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County council cuts threaten helpline for victims of abuse
A DOMESTIC abuse helpine that takes more than 350 calls a month is under threat as part of a £1.5m cuts package.
Council leaders are consulting on how they shave the amount off their spending to balance books to keep homeless hostels open.
In its budget, which was approved in February, Oxfordshire County Council decided to scrap the £1.5m grant which goes to a number of different services. This includes a proposed review of the need for a local domestic abuse helpline, as well as access and outreach services.
If the cuts do go ahead, £132,000 would be cut from money targeting domestic abuse – a reduction of 40 per cent.
The Oxfordshire Domestic Abuse Helpline gets an average of 351 calls a month and is one of the services under treat.
Trish Walsh, manager of charity Reducing the Risk of Domestic Violence, said: “I think it is essential that we maintain the helpline. It is staffed by assessors who know what advice to give and what services are available in the local area.
“It can be very difficult to get through to the national helpline because it is not manned all the time but this is a local service for local people.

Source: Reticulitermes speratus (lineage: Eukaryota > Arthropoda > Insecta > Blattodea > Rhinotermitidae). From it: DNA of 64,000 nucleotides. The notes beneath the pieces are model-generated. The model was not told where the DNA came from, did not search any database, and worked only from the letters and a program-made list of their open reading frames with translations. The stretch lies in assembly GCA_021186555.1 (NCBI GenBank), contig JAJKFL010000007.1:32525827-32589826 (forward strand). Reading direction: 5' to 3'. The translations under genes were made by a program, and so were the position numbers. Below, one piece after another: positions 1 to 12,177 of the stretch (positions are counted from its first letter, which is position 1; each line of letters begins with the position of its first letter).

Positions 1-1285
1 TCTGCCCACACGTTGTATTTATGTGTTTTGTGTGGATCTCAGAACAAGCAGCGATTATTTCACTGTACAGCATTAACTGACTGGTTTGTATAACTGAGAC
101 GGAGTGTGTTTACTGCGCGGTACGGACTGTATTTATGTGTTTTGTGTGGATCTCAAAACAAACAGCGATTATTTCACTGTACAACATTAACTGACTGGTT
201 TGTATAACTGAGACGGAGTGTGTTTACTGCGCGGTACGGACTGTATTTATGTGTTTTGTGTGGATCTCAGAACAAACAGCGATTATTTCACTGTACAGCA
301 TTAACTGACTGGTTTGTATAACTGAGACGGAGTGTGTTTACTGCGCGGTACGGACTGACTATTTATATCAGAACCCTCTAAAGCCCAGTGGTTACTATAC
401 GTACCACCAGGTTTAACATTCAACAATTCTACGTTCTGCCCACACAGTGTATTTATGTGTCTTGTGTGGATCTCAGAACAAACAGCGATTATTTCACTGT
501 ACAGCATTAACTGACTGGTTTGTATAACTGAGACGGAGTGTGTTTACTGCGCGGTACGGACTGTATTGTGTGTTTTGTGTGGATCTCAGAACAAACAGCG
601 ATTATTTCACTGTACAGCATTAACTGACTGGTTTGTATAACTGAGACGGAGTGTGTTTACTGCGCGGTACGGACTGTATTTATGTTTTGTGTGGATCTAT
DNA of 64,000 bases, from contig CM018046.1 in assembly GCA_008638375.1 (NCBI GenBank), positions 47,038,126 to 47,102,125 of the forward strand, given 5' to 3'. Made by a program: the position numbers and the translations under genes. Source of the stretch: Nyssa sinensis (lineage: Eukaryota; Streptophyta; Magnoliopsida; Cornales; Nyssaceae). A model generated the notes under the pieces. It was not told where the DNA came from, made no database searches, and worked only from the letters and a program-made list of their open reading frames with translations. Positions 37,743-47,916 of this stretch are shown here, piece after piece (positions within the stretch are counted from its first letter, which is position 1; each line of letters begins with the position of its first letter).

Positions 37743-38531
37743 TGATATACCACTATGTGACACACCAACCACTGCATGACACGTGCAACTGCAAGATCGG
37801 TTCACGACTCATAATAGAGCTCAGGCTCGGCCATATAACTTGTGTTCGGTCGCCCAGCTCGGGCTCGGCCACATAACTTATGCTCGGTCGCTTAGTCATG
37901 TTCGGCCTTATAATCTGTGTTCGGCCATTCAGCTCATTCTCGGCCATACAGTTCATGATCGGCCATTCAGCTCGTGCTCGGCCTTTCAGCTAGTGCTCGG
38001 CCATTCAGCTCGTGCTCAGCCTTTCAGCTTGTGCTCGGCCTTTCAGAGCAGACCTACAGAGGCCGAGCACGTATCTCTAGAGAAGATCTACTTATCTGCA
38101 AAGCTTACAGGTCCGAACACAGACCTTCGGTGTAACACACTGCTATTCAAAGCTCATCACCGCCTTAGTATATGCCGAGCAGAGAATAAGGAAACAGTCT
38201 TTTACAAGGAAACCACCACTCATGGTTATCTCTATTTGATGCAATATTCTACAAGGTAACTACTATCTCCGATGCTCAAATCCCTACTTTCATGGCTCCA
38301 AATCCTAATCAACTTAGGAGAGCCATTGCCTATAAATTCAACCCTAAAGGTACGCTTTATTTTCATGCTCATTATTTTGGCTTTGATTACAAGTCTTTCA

“The most important thing is making sure the victims are safe when they call the helpline and I know useage of the helpline is up.
“Other counties are maintaining their domestic abuse service.”
Oxfordshire’s domestic abuse service – including the helpline and support – is run by A2Dominion, which also runs homeless hostel Simon House in Oxford.
Pam Vasir, A2Dominion’s group director of supported housing, said: “Our priority is to support the people who are in our care as best we can and, obviously, we have concerns about the impact the cuts may have on our services.
“However, it is not possible to comment on what the impact will be before we know the outcome of the consultation.”
Reports of domestic abuse in Oxfordshire have gone down in the last three years from 2,435 in 2011/12 and 2,336 in 2012/13 to 2,290 in 2013/14.
County council spokes-man Marcus Mabberley said that if the review went ahead, there would be a further public consultation before any changes were made.
The freephone helpline number is 0800 731 0055 and it is open Monday to Saturday, 10am to 4pm. It will not show on a telephone bill.
Deborah Wiffen, who has run the domestic abuse support group Time 2 Talk for four years, said the cuts threatened to remove a vital service which vulnerable people depended on.
Ms Wiffen said: “If we cut the resources to these people who might have the courage to ring up then they will be let down.
“There is a fine line between domestic abuse and sexual exploitation in women.”
Time 2 Talk meets from 10am to 1pm every Thursday, in High Street Methodist Church, Witney.
- What would it mean to you if domestic abuse services were cut? Email email@example.com or call 01865 425500.
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